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#### At what point, the slope of the curve $y = -x^3+3x^2+9x-27$ is maximum? Also find the maximum slope.

Given: $y = -x^3+3x^2+9x-27$

To find: the point in curve where the slope is maximum and the maximum value of the slope.

Explanation: given $y = -x^3+3x^2+9x-27$

The slope of the curve can be found by calculating the first derivative of the known curve equation,

Thus, slope of the curve is

$\frac{d y}{d x}=\frac{d\left(-x^{3}\right)}{d x}+\frac{d\left(3 x^{2}\right)}{d x}+\frac{d(9 x)}{d x}-\frac{d(27)}{d x}$

Then using the derivative,
$\\ \frac{d y}{d x}=-3 x^{2}+3.2 x+9-0 \\\frac{d y}{d x}=-3 x^{2}+6 x+9$
To know the critical point, it is necessary to have the value of the slope,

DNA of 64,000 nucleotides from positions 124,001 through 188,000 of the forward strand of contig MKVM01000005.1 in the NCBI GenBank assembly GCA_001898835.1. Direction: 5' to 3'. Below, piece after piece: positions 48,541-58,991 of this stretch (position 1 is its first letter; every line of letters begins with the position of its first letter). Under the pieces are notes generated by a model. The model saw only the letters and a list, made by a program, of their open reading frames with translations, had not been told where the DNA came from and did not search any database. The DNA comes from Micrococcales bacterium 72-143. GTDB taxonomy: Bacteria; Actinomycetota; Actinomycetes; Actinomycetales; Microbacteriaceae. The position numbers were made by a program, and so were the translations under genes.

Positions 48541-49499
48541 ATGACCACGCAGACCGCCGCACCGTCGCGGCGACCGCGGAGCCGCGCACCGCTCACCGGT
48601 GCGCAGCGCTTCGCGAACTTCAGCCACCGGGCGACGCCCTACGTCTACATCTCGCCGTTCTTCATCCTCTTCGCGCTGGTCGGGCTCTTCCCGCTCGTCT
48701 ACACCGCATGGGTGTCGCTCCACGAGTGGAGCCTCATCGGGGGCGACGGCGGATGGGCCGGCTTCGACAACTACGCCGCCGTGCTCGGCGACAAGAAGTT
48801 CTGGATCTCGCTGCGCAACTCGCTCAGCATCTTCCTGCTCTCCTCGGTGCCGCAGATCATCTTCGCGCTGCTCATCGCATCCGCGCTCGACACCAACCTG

$\frac{\mathrm{d}^{2} \mathrm{y}}{\mathrm{dx}^{2}}=\frac{\mathrm{d}\left(-3 \mathrm{x}^{2}\right)}{\mathrm{dx}}+\frac{\mathrm{d}(6 \mathrm{x})}{\mathrm{dx}}+\frac{\mathrm{d}(9)}{\mathrm{dx}}$
Using the derivative leads to,
$\\ \frac{d^{2} y}{d x^{2}}=-3 \cdot 2 x+6+0\\ \frac{d^{2} y}{d x^{2}}=-6 x+6$

When the second derivative is equated to 0 it gives the critical point, i.e.,

$\\ \frac{d^{2} y}{d x^{2}}=0\\ \Rightarrow-6 x+6=0\\ \Rightarrow 6 x=6\\ \Rightarrow x=1 \ldots \ldots .0(\mathrm{i})$
Then finding the third derivative of the curve,
i.e.,
$\frac{d^{3} y}{d x^{3}}=\frac{d(-6 x)}{d x}+\frac{d(6)}{d x}$
Putting the values of the derivative results in

$\frac{d^{3} y}{d x^{3}}=-6<0$
As the third derivative is less than 0, so the maximum slope of the given curve is at x=1.
Equating the first derivative with x=1 leads to the maximum value of the slope, i.e.,
$\\ \left(\frac{d y}{d x}\right)_{x=1}=-3 x^{2}+6 x+9 \\\left(\frac{d y}{d x}\right)_{x=1}=-3(1)^{2}+6(1)+9 \\\left(\frac{d y}{d x}\right)_{x=1}=-3+6+9 \\\left(\frac{\mathrm{dy}}{\mathrm{dx}}\right)_{\mathrm{x}=1}=12$
Therefore, the slope of the curve is maximum at x=1, and the maximum value of the slope is 12 .